http://www.nrc.gov/reading-rm/doc-collections/cfr/part050/part050-appk.html

Charles Bell said...

June 29, 2005 DENIAL OF A PETITION FOR RULEMAKING TO REVISE APPENDIX K TO 10 CFR PART 50 AND ASSOCIATED GUIDANCE DOCUMENTS (PRM-50-76)

http://www.nrc.gov/reading-rm/doc-collections/commission/secys/2005/secy2005-0113/2005-0113scy.pdf

The NRC commissioners formally denied the petitioner, Mr. Robert H. Leyse.

The NRC concluded that Appendix K of 10 CFR Part 50 and the existing guidance on best-estimate ECCS evaluation models are adequate for assessing ECCS performance for US LWRs using Zircaloy-clad UO2 at burnup levels authorized in plant licensing bases.

donb said...

Steel burns too. Just take a pad of steel wool and touch a match to it.

I think I need to increase the safety margin for the nails that hold my house together by cranking up the air conditioning. Nothing like cool air on a hot day...

Meredith Angwin said...

I just want to thank everyone who answered. Charles Bell took the time to give us complete chapter and verse about all the factors and all the thought and all the calculations that go into deciding the temperature at which to run a nuclear plant. Thank you to everyone!

Anonymous said...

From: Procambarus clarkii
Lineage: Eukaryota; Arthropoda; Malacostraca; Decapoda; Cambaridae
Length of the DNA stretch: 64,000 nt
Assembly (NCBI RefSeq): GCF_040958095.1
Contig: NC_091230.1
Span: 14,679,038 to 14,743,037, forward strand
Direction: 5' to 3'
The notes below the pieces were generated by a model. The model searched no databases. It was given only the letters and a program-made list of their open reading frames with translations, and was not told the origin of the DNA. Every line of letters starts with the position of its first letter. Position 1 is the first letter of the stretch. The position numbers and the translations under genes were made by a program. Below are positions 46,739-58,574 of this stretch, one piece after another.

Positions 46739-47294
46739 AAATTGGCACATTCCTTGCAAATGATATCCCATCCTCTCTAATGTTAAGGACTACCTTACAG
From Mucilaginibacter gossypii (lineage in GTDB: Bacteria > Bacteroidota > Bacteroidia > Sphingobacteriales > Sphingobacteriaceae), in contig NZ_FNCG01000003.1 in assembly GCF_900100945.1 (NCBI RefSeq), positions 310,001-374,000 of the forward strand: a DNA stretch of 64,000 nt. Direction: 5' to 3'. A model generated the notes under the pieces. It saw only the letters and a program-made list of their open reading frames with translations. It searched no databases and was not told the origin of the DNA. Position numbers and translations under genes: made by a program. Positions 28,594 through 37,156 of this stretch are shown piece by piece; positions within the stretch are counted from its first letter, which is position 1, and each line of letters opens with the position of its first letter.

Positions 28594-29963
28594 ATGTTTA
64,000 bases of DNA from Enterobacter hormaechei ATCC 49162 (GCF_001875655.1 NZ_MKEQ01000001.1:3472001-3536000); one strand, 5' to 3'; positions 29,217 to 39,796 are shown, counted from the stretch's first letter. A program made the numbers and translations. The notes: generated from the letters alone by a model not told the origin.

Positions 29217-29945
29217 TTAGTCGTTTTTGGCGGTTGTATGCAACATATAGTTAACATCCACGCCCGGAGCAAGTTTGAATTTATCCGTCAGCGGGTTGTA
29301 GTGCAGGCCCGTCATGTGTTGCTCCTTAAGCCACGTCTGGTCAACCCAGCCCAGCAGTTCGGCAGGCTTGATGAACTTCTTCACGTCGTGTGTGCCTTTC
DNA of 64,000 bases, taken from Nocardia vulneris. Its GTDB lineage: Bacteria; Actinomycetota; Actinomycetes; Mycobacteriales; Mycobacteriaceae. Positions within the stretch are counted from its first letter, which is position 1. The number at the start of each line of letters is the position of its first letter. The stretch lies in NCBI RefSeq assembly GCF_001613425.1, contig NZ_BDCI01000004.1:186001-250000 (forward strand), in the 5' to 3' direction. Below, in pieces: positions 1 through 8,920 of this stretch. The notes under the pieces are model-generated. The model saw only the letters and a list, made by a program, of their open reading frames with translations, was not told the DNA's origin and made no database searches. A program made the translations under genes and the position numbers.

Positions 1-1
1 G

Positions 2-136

"And, of course, my major question. If zircaloy bursts into flame in water above 1700 Fahrenheit, and reactors routinely operate at 1900 Fahrenheit, how come they haven't all burned up already?"

Actually, during normal operation at BWRs fuel rod temperatures are about 550 Fahrenheit and at PWRs fuel rod temperatures are about 600 Fahrenheit.

It is during a loss-of-coolant accident that fuel rod temperatures would substantially increase. In some cases, maximum fuel rod temperatures could reach over 1800 Fahrenheit.

Anonymous said...

The NRC is considering one rulemaking petition, PRM-50-84, that Mark Leyse submitted in its rulemaking process.

PRM-50-84 is on a different fuel-cladding safety issue than the one NEC raised at Vermont Yankee:

http://edocket.access.gpo.gov/2008/E8-27938.htm

Meredith Angwin said...

Anonymous

Thanks for the comments. I spent about ten minutes hitting myself on the head and calling myself stupid after I read the first one. Of course, primary side water is around 600 F in a PWR, and the reactor cooling water is somewhat less hot in a BWR. I knew that. I DID, I KNEW THAT. 600 F was the basis number for so many tests on how fast pitting corrosion might grow or crack propagation or....Okay. I'll stop with the self-hitting.

However, in self-defense, I will say that the 1700 was presented very much like...WHY do they let the reactors run this way! As opposed to: In a LOCA, the cladding might overheat.

My main point (salvaging small shreds of dignity here) was that the matter was presented as info-about-zircaloy, as in "please remember the test about runaway oxidation that was supposedly ignored by the regulators." However, as I said in my main post, it was clearly more complicated than that, with most of the issue being about LOCA calculations. The zircaloy test was almost as a red herring.